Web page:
Mental Health Recovery - What does it mean?
When you look at mental health RECOVERY there are so many aspects and concepts involved. Of course no one is the same so in this post I'm talking about what can help with recovery and what it means to people
When you live with mental health day in day out recovery is sometimes always at the front of the mind. It's something that your always thinking about and trying to work out the best way to get there. Recovery is a journey, it's something that isn't an end but a new way of life. When I first got diagnosed with OCD and cPTSD I thought recovery was both of these disorders being gone and I wouldn't think the way I think ever again. Of course once treatment started I was educated that they will always be there and I will have to keep working hard for the rest of my life. I guess at that moment I was scared of recovery. Not because I didn't want to be better in many ways but because I knew I had to keep fighting. I think it's such a daunting prospect when you first are diagnosed and having treatment but as time goes on it becomes something inspiring and worth fighting for everyday.
No matter the mental health battle you face recovery is possible. There are so many things that will contribute to your recovery and with support, hard work and being gentle on yourself it's not so far away. Recovery is not about being how you used to be, it's about being someone new. It's a brand new and different way of life which consists of management. You might have to take medication for the foreseeable future or check in with a therapist once a month for advice and help - just because you are still having help doesn't mean you are not in recovery!
Getting to the point of recovery is slow. It's not fast and even just getting to the point of thinking about recovery is a hard thing. Of course there are so many things that you can do to help yourself along the way:
1. Accept your disorders
This point might sound strange because no one wants to suffer with their mental health but what else can you do? You need to accept the fact you have the issues you do and know they are apart of you. Denial or bitterness isn't going to get you on the road to recovery. I'm not at all saying here that you are your illness (never ever) but you need to accept it's there.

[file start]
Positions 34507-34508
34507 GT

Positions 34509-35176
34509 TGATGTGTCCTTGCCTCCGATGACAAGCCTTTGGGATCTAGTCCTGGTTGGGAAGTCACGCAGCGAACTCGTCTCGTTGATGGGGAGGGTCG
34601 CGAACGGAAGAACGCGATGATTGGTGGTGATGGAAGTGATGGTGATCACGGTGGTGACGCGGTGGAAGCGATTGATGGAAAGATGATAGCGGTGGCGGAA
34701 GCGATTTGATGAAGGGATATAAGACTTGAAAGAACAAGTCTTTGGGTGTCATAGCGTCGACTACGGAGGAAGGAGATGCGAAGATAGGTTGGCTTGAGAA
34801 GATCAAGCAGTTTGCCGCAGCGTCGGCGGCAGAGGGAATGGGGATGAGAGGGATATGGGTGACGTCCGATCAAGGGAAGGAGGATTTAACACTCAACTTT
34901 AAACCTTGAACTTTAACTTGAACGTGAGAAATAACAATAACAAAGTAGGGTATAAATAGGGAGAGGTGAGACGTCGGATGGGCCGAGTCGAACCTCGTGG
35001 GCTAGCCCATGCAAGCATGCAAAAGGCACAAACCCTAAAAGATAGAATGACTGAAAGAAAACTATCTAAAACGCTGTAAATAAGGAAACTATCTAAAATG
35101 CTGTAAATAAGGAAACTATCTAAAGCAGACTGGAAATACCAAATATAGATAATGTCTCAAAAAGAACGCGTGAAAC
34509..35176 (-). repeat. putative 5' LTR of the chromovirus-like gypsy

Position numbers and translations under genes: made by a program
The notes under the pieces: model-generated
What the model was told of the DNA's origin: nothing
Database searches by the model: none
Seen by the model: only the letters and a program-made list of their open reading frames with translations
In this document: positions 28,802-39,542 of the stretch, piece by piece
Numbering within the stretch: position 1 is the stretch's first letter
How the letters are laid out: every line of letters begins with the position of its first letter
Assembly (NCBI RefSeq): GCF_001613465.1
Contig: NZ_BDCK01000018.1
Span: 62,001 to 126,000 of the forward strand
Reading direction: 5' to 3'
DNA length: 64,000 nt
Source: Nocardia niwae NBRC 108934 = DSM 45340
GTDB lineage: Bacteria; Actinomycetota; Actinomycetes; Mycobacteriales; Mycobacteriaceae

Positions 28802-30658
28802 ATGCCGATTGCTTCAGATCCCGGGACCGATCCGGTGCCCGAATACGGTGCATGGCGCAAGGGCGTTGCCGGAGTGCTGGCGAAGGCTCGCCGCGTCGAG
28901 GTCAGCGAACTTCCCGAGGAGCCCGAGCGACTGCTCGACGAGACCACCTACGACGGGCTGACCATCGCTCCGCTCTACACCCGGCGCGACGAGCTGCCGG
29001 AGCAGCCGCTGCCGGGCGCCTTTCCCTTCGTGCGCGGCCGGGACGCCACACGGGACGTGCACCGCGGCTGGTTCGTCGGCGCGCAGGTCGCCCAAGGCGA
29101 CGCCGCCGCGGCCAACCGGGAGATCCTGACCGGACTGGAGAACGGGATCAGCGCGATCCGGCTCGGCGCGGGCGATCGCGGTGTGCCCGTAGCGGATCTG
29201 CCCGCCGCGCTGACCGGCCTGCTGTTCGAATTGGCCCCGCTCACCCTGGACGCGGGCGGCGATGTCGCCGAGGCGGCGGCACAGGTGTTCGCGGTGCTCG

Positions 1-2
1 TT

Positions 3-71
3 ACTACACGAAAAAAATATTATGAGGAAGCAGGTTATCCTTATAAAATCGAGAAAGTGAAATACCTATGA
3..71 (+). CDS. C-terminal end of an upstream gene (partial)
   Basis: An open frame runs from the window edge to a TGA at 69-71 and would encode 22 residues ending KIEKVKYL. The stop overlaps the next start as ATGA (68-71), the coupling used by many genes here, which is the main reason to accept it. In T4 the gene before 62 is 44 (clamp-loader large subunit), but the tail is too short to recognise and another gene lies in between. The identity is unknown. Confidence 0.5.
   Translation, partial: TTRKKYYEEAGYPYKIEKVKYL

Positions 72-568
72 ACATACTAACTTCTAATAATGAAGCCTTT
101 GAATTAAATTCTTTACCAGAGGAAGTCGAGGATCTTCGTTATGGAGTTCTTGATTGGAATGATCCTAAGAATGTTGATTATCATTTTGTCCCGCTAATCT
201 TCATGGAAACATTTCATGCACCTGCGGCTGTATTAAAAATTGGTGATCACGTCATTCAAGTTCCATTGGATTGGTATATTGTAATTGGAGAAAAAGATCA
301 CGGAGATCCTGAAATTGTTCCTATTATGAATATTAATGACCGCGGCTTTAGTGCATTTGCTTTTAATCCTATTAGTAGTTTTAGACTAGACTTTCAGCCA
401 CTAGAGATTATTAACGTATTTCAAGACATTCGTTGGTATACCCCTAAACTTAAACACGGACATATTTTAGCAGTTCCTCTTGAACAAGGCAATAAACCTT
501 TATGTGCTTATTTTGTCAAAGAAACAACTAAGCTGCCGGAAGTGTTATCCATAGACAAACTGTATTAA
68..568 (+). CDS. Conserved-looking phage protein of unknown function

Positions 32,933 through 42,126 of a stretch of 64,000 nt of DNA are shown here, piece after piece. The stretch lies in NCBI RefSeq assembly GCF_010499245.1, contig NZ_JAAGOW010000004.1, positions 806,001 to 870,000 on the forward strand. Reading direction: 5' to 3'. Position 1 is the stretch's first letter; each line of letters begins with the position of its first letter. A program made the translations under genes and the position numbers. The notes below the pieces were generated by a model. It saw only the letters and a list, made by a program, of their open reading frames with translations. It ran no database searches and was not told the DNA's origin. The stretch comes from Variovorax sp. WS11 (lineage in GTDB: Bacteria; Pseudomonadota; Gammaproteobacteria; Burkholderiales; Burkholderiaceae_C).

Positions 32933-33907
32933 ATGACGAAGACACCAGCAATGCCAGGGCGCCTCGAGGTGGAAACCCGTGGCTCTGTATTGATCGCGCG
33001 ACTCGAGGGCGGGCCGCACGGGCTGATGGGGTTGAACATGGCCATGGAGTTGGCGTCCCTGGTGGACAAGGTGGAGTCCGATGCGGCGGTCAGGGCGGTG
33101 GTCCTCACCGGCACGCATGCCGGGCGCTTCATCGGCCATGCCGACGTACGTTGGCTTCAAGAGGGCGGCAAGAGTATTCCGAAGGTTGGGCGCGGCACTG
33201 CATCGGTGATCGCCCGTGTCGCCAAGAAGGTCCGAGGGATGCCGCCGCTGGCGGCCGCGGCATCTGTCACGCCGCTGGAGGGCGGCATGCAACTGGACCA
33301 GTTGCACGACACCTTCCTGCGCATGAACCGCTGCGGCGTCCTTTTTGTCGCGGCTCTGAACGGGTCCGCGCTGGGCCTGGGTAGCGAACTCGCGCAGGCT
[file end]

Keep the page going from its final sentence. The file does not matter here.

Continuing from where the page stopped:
2. get professional help
This could be a trip to the GP and asking for a referral for talking therapy or going private. One of the first steps within recovery is to get some professional help. In a safe, non-judgemental environment you can talk abut your issues and create a plan. Most of the time professional help is needed as you need advice from someone who understands your issues on a much deeper level.
3. Self Help Techniques
In therapy you learn many self management techniques to help you along the road to recovery. You can also learn a lot of self help techniques from books, apps and podcasts. Mindfulness is something that you are taught within CBT and you can carry this on (or learn) at home. Continuing all the things you have been taught in therapy is so important, even if you feel better! These techniques are there to help you at the time and as life carries on. It's good mental health management, just like looking after your teeth.
4. Get support from friends and family
When your on the road of recovery let your friends and family know what is going on. This is such a great idea for those days when your not feeling your best. They can remind you of all your achievements and give you some support when you need it. The truth is you can't do it all alone and having extra support from others is a great help when you are on your journey! Even people online such as twitter, forums and groups are extra love and support and I promise you, they are amazing!